Date

3-29-2010

UMMS Affiliation

Graduate School of Biomedical Sciences, Interdisciplinary Graduate Program

Document Type

Dissertation, Doctoral

Subjects

Immunity, Innate; Drosophila melanogaster; Drosophila Proteins; Intracellular Signaling Peptides and Proteins; Signal Transduction; Adaptor Proteins, Signal Transducing; Receptors, Cell Surface

Disciplines

Immunity | Life Sciences | Medicine and Health Sciences

Abstract

Innate immunity is the first line of defense against invading pathogens. It functions to eliminate pathogens and also to control infections. The innate immune response is also important for the development of pathogen-specific adaptive immune responses. As a result, the study of innate immune signaling pathways is crucial for understanding the interactions between host and pathogen. Unlike mammals, insects lack a classical adaptive immune response and rely mostly on innate immune responses.

Innate immune mechanisms have been widely studied in the fruit fly, Drosophila melanogaster. The genetic and molecular tools available in the Drosophila system make it an excellent model system for studying immunity. Furthermore, the innate immune signaling pathways used by Drosophila show strong homology to those of vertebrates making them ideal for studying these pathways. Drosophila immunity relies on cellular and humoral innate immune responses to fight pathogens. The hallmark of the Drosophila humoral immune response is the rapid induction of antimicrobial peptide genes in the fat body. The production of these antimicrobial peptides is regulated by two immune signaling pathways-Toll and Immune Deficency (IMD) pathways.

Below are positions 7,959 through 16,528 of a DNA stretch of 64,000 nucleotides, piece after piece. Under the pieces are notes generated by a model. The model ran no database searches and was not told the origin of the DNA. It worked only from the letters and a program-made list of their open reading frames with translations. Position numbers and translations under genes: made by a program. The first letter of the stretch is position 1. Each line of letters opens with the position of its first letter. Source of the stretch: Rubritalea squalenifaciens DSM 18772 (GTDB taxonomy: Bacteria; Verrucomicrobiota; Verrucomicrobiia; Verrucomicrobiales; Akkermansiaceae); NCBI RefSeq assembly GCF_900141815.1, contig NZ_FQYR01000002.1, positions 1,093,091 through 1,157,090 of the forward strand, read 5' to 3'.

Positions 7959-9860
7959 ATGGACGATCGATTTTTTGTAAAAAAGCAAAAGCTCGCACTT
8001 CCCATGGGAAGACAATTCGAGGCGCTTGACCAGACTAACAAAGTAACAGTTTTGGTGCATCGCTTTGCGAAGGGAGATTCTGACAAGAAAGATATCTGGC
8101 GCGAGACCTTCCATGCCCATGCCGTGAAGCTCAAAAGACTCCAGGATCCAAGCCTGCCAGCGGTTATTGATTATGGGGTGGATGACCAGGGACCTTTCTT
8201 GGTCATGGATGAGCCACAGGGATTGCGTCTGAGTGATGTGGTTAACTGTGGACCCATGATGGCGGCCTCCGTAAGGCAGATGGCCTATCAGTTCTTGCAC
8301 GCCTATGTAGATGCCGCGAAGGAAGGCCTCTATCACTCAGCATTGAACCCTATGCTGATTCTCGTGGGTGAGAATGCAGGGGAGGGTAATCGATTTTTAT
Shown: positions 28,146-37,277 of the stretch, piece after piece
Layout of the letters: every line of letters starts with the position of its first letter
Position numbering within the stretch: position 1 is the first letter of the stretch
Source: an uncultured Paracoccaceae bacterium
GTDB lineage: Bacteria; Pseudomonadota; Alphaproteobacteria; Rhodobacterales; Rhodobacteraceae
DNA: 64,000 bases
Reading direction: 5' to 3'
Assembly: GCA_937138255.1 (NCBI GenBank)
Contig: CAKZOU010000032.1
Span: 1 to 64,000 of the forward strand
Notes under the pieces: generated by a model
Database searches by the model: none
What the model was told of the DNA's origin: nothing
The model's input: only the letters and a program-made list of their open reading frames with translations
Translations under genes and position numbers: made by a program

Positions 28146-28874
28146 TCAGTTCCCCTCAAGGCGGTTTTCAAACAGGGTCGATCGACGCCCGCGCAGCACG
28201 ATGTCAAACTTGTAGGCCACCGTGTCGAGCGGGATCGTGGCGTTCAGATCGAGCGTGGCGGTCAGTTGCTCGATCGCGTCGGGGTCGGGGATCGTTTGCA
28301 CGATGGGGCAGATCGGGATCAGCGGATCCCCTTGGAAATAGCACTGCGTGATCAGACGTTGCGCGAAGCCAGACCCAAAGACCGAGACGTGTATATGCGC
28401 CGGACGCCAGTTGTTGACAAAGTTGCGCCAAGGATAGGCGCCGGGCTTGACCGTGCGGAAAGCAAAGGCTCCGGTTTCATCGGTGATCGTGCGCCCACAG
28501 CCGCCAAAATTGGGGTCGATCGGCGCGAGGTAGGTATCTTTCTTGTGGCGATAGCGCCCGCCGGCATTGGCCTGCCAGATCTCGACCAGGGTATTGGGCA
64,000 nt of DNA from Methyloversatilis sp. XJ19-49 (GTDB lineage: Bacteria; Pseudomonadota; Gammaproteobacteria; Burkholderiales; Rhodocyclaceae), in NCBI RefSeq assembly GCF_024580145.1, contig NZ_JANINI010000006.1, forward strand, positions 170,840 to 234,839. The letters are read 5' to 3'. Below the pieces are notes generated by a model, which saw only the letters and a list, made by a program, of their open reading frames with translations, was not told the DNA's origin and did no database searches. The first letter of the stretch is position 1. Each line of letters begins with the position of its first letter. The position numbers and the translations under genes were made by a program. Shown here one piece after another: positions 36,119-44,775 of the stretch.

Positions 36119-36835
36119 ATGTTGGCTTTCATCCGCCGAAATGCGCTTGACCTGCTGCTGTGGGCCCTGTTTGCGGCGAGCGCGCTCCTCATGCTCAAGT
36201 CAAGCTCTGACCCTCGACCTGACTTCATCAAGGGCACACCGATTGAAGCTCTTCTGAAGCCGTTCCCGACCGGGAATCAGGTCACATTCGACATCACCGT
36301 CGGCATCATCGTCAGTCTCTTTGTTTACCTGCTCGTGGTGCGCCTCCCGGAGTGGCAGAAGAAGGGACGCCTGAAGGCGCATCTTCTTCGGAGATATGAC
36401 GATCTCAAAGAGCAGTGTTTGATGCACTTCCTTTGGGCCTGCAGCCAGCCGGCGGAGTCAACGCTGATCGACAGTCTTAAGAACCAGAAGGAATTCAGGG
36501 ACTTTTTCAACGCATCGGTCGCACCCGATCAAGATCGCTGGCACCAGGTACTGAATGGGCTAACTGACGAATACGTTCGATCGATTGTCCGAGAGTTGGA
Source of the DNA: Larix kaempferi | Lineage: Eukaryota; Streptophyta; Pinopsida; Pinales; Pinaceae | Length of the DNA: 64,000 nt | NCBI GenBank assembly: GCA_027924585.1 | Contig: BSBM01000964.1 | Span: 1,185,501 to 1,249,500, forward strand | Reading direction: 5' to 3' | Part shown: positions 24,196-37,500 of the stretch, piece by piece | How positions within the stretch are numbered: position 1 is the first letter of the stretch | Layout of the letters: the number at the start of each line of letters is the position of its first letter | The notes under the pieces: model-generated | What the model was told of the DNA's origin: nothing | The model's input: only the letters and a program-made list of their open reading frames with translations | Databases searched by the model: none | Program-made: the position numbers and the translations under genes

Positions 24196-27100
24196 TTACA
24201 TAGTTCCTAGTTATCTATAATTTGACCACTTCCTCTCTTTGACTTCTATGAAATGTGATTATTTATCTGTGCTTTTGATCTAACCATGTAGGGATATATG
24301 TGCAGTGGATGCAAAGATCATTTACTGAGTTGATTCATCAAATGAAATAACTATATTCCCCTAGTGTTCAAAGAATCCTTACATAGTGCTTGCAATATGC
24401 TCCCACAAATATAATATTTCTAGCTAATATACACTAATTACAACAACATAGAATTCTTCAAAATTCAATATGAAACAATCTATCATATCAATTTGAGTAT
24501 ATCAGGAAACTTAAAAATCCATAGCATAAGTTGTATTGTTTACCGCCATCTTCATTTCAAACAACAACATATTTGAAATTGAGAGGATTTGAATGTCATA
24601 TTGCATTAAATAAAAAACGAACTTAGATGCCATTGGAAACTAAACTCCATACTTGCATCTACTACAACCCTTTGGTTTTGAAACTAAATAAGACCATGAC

The Toll pathway responds to many Gram-positive bacterial and fungal infections , while the IMD pathway is potently activated by DAP-type peptidoglycan (PGN) from Gram-negative bacteria and certain Gram-positive bacteria. Two receptors, PGRP-LC and PGRP-LE, are able to recognize DAP-type PGN at the cell surface or in the cytosol, respectively, and trigger the IMD pathway. Upon binding DAP-type PGN, both PGRP-LC and PGRP-LE dimerize/ multimerize and signal to the downstream components of IMD pathway. It is unclear how the receptor activates its downstream components.

My work has focused on understanding the molecular events that take place at the receptors following there activation. In these studies I have identified a common motif in the N-terminal domains of both the receptors, known as the RHIM-like domain. The RHIM-like domain is critical for signaling by either receptor, but the mechanism(s) involved remain unclear. IMD, a downstream component of the pathway, associates with both PGRP-LC and -LE but the interaction of PGRP-LC with IMD is not mediated through its RHIM-like domain. Also, mutations affecting the PGRP-LC RHIM-like motif are defective in all known downstream signaling events. However, the RHIM-like mutant receptors are capable of serving as a platform for the assembly of all known components of a receptor proximal signaling complex. These results suggest that another, unidentified component of the IMD signaling pathway may function to mediate interaction with the RHIM-like motif.

I performed a yeast two-hybrid screen to identify proteins that might interact with the receptor PGRP-LC through its RHIM- like domain. With this approach, two new components of the IMD pathway were identified. The first component I characterized is called Rudra and it is a critical feedback inhibitor of peptidoglycan receptor signaling. The other factor is known as RYBP, it includes a highly conserved ubiquitin binding motif (NZF), and RNAi studies suggest it is a critical component of the IMD pathway. The identification and characterization of these two new components of the IMD pathway has provided a new insight into the molecular events that take place proximal to the receptor.

 
 

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